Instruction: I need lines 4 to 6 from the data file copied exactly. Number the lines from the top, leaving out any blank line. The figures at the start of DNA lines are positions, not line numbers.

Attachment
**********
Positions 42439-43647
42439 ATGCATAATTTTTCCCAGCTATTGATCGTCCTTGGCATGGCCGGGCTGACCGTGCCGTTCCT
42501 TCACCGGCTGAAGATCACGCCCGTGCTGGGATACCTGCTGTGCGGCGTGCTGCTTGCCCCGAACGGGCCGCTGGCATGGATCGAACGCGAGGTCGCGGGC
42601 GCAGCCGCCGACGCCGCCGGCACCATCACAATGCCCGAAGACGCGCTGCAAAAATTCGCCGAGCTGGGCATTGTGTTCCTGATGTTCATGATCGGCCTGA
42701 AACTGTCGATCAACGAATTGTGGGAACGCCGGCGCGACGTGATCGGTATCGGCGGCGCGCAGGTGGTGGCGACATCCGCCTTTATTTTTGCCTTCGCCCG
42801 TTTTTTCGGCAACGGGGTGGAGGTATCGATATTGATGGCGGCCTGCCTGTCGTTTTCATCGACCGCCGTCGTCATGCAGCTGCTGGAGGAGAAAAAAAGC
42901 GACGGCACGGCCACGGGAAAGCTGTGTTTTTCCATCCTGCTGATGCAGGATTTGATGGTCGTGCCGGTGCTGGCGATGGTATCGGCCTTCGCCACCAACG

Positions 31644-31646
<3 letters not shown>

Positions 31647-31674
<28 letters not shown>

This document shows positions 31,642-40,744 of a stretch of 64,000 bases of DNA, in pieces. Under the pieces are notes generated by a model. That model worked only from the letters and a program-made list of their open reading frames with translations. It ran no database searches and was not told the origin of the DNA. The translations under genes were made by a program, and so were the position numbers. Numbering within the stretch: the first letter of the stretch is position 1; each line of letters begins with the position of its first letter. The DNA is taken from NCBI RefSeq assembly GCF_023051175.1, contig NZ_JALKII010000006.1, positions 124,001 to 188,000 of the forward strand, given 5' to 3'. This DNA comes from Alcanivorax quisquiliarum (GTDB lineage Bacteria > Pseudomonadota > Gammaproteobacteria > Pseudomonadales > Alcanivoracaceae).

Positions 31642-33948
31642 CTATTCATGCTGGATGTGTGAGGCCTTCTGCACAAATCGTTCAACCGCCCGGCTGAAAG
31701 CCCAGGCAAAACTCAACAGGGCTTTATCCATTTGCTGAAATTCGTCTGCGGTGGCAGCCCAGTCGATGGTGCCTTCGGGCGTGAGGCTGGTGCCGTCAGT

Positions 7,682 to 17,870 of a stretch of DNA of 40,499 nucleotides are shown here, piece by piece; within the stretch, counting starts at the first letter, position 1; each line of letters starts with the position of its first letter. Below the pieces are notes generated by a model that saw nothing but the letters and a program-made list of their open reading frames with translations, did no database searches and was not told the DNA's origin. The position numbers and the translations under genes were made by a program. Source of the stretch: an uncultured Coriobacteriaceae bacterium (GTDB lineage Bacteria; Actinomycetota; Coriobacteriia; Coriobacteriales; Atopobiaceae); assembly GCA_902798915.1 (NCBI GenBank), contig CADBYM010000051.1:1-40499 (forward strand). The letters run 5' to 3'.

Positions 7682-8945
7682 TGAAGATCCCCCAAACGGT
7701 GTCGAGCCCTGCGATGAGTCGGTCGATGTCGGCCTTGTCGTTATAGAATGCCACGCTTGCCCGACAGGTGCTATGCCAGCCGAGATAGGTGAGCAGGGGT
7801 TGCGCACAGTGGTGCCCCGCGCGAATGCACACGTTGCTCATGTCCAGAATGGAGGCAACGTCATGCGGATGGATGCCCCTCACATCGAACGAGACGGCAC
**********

42601 GCAGCCGCCGACGCCGCCGGCACCATCACAATGCCCGAAGACGCGCTGCAAAAATTCGCCGAGCTGGGCATTGTGTTCCTGATGTTCATGATCGGCCTGA
42701 AACTGTCGATCAACGAATTGTGGGAACGCCGGCGCGACGTGATCGGTATCGGCGGCGCGCAGGTGGTGGCGACATCCGCCTTTATTTTTGCCTTCGCCCG
42801 TTTTTTCGGCAACGGGGTGGAGGTATCGATATTGATGGCGGCCTGCCTGTCGTTTTCATCGACCGCCGTCGTCATGCAGCTGCTGGAGGAGAAAAAAAGC